Nov 18, 2011

Abstract of CCNA study guide-13 -Cisco IOS Basic configurations 2

Continue the series of  Abstract CCNA study guide book .
Router and Switch Administrative Configurations
The administrative functions that you can configure on a router and switch are as follows:
-Interface descriptions

You can set the identity of the router with the hostname command.
yourname#config t
yourname(config)#hostname Todd

Todd(config)#hostname Atlanta

Atlanta(config)#hostname Todd

A banner is more than just a little cool—one very good reason for having a banner is to give any and all who dare attempt to telnet or dial into your internetwork a little security notice.
Make sure you’re familiar with these four available banner types: exec process creation banner, incoming terminal line banner, login banner, and message of the day banner:

Todd(config)#banner ?
LINE                           c banner-text c, where ‘c’ is a delimiting character
exec                             Set EXEC process creation banner
incoming                      Set incoming terminal line banner
login                            Set login banner
motd                            Set Message of the Day banner
prompt-timeout                        Set Message for login authentication timeout
slip-ppp                       Set Message for SLIP/PPP

Message of the day (MOTD) is the most extensively used banner. It gives a message to every person dialing into or connecting to the router via Telnet or an auxiliary port, or a console port as seen here:
Todd(config)#banner motd #
Enter TEXT message. End with the character ‘#’.
$ network, then you must disconnect immediately.

You can use any character you want for it, but (I hope this is obvious) you can’t use the delimiting character in the message it self .Also, once the message is complete, press Enter, then the delimiting character, and then Enter again.

Setting Passwords
Five passwords are used to secure your Cisco routers: console, auxiliary, telnet (VTY), enable password, and enable secret.
The enable secret and enable password are used to set the password that’s used to secure privileged mode. This will prompt a user for a password when the enable command is used.
The other three are used to configure a password when user mode is accessed through the console port, the auxiliary port, or Telnet.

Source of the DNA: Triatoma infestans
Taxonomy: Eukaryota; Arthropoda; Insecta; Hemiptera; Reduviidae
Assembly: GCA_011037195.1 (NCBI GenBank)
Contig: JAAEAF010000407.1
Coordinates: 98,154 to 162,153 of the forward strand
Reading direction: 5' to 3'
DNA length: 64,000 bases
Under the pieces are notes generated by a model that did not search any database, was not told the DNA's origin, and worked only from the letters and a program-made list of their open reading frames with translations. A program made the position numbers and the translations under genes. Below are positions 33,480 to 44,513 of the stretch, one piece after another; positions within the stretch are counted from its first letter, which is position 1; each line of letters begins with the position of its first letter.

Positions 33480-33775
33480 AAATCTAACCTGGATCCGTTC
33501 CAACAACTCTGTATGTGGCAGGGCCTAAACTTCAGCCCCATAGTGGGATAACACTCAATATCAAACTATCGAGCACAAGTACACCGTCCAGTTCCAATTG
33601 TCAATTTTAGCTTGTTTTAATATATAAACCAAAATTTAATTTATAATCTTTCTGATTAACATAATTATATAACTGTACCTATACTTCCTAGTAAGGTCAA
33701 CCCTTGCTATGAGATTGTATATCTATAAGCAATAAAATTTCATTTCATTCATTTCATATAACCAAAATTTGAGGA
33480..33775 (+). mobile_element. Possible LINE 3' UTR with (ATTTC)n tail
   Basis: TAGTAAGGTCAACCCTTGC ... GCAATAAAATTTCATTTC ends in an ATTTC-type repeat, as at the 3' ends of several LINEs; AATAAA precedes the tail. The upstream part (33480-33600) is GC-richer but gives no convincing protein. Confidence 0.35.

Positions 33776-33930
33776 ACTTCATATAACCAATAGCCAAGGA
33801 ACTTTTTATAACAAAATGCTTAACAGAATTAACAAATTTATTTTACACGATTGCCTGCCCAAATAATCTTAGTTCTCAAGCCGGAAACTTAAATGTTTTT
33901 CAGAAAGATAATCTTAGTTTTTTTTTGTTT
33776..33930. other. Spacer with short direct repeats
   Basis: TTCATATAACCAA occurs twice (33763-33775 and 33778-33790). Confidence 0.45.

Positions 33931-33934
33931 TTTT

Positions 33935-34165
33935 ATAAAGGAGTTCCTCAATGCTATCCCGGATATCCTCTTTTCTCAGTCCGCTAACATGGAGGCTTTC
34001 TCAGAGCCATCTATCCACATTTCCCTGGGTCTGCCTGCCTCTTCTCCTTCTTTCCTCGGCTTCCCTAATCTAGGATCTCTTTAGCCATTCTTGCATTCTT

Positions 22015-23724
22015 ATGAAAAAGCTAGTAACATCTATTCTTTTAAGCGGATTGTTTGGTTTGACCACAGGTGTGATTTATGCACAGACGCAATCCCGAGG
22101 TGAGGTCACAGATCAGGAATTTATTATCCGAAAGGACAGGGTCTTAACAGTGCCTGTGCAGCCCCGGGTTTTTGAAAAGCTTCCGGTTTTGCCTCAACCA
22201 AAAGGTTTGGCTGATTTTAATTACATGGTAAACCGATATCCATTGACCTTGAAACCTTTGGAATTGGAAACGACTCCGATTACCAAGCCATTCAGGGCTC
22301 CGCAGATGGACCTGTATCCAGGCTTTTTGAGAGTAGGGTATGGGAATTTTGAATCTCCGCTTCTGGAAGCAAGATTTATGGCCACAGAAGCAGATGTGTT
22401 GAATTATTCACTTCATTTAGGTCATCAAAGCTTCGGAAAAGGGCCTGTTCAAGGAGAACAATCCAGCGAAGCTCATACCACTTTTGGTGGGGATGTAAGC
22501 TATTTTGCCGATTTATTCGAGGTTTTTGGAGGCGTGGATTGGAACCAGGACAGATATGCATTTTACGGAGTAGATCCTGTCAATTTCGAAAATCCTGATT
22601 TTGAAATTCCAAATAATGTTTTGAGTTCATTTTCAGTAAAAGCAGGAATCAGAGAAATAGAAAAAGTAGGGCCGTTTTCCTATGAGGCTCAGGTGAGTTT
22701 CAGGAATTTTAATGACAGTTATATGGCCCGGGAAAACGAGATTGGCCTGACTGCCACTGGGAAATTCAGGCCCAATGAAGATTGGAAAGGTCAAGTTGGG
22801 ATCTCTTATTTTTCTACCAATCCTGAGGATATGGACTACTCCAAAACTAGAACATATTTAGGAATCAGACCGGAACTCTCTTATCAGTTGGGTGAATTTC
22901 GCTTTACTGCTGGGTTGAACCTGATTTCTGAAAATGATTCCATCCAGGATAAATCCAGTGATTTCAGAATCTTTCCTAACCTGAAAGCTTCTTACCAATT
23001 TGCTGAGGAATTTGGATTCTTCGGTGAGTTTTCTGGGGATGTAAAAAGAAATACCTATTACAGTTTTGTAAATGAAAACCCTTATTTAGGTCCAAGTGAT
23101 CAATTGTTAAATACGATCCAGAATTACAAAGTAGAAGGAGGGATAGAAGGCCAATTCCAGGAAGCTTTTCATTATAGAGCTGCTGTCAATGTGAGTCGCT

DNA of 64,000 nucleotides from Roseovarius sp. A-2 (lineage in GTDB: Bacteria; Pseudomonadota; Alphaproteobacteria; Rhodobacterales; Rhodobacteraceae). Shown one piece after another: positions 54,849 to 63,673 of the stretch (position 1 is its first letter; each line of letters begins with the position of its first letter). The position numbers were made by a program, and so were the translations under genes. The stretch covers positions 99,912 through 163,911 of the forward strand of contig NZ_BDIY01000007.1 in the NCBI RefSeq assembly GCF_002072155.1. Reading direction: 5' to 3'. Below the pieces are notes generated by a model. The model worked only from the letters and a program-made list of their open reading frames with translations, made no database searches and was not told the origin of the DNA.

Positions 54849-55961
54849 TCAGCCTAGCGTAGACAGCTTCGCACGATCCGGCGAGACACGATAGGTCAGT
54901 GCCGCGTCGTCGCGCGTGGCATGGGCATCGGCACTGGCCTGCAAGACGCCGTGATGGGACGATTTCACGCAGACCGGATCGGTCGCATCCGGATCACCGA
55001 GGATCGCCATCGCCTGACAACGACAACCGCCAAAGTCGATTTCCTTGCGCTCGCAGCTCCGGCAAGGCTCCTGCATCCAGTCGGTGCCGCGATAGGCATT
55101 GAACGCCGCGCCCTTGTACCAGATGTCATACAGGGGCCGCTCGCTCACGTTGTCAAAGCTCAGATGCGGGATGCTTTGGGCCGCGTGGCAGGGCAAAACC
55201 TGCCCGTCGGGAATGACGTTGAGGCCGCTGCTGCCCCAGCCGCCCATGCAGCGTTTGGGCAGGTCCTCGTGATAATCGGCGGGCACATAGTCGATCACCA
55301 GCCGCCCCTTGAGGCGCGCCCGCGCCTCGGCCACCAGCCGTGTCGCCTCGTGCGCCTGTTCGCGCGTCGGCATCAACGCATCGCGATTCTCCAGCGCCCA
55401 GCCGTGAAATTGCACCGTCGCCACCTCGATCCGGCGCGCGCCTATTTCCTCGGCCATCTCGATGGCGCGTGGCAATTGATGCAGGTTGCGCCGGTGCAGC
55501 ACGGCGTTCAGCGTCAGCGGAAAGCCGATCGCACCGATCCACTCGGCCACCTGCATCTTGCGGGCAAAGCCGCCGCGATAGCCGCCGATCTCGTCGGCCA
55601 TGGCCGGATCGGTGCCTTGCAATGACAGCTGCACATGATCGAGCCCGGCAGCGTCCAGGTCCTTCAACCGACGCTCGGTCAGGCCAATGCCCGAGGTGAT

Enable Passwords
You set the enable passwords from global configuration mode like this:
Todd(config)#enable ?
last-resort         Define enable action if no TACACS servers respond
password         Assign the privileged level password
secret               Assign the privileged level secret
use-tacacs        Use TACACS to check enable passwords

The following points describe the enable password parameters:
last-resort Allows you to still enter the router if you set up authentication through a TACACS server and it’s not available. But it isn’t used if the TACACS server is working.
password Sets the enable password on older, pre-10.3 systems, and isn’t ever used if an enable secret is set.
secret This is the newer, encrypted password that overrides the enable password if it’s set.
use-tacacs This tells the router to authenticate through a TACACS server.

Todd(config)#enable secret todd
Todd(config)#enable password todd
The enable password you have chosen is the same as your  enable secret. This is not recommended. Re-enter the
enable password.

If you try to set the enable secret and enable passwords the same, the router will give you warning to change the second password.

User-mode passwords are assigned by using the line command:
Todd(config)#line ?
<0-337>           First Line number
aux                  Auxiliary line
console            Primary terminal line
tty                    Terminal controller
vty                   Virtual terminal
x/y                   Slot/Port for Modems
x/y/z                Slot/Subslot/Port for Modems

Here are the lines to be concerned with:
aux  Sets the user-mode password for the auxiliary port.
console Sets a console user-mode password.
vty Sets a Telnet password on the router. If this password isn’t set, then Telnet can’t be used by default.

To configure the user-mode passwords, you configure the line you want and use either the login or no login command to tell the router to prompt for authentication. The next sections will provide a line-by-line example of the configuration of each line configuration
Auxiliary Password
Todd#config t
Todd(config)#line aux ?
<0-0> First Line number
Todd(config)#line aux 0
Todd(config-line)#password aux

It’s important to remember the login command or the auxiliary port won’t prompt for authentication.
Console Password
Todd(config)#line console ?
<0-0> First Line number
Todd(config-line)#password console

There are a few other important commands to know for the console port.
For one, the exec-timeout 0 0 command sets the time-out for the console EXEC session to zero, which basically means to never time out. The default time-out is 10 minutes. (If you’re feeling mischievous, try this on people at work: Set it to 0 1. That will make the console time out in 1 second! And to fix it, you have to continually press the down arrow key while changing the time-out time with your free hand!)